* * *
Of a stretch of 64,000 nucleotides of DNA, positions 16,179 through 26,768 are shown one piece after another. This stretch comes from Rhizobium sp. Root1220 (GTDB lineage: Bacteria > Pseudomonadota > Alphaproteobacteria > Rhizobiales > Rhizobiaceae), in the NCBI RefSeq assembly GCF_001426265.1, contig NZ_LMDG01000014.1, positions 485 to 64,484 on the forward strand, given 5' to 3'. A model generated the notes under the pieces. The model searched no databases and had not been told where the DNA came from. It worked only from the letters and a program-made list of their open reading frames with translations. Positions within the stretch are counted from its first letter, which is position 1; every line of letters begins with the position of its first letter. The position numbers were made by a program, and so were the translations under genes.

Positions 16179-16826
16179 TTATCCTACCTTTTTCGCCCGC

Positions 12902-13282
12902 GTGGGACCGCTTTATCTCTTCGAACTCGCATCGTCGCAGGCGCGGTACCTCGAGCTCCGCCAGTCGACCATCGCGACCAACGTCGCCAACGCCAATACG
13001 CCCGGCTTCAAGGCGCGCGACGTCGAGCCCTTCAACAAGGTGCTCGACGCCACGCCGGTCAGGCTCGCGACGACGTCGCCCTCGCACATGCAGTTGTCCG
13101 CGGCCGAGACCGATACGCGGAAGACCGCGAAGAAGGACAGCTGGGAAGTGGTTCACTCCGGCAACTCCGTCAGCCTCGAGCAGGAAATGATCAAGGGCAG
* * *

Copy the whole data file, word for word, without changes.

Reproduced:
Of a stretch of 64,000 nucleotides of DNA, positions 16,179 through 26,768 are shown one piece after another. This stretch comes from Rhizobium sp. Root1220 (GTDB lineage: Bacteria > Pseudomonadota > Alphaproteobacteria > Rhizobiales > Rhizobiaceae), in the NCBI RefSeq assembly GCF_001426265.1, contig NZ_LMDG01000014.1, positions 485 to 64,484 on the forward strand, given 5' to 3'. A model generated the notes under the pieces. The model searched no databases and had not been told where the DNA came from. It worked only from the letters and a program-made list of their open reading frames with translations. Positions within the stretch are counted from its first letter, which is position 1; every line of letters begins with the position of its first letter. The position numbers were made by a program, and so were the translations under genes.

Positions 16179-16826
16179 TTATCCTACCTTTTTCGCCCGC

Positions 12902-13282
12902 GTGGGACCGCTTTATCTCTTCGAACTCGCATCGTCGCAGGCGCGGTACCTCGAGCTCCGCCAGTCGACCATCGCGACCAACGTCGCCAACGCCAATACG
13001 CCCGGCTTCAAGGCGCGCGACGTCGAGCCCTTCAACAAGGTGCTCGACGCCACGCCGGTCAGGCTCGCGACGACGTCGCCCTCGCACATGCAGTTGTCCG
13101 CGGCCGAGACCGATACGCGGAAGACCGCGAAGAAGGACAGCTGGGAAGTGGTTCACTCCGGCAACTCCGTCAGCCTCGAGCAGGAAATGATCAAGGGCAG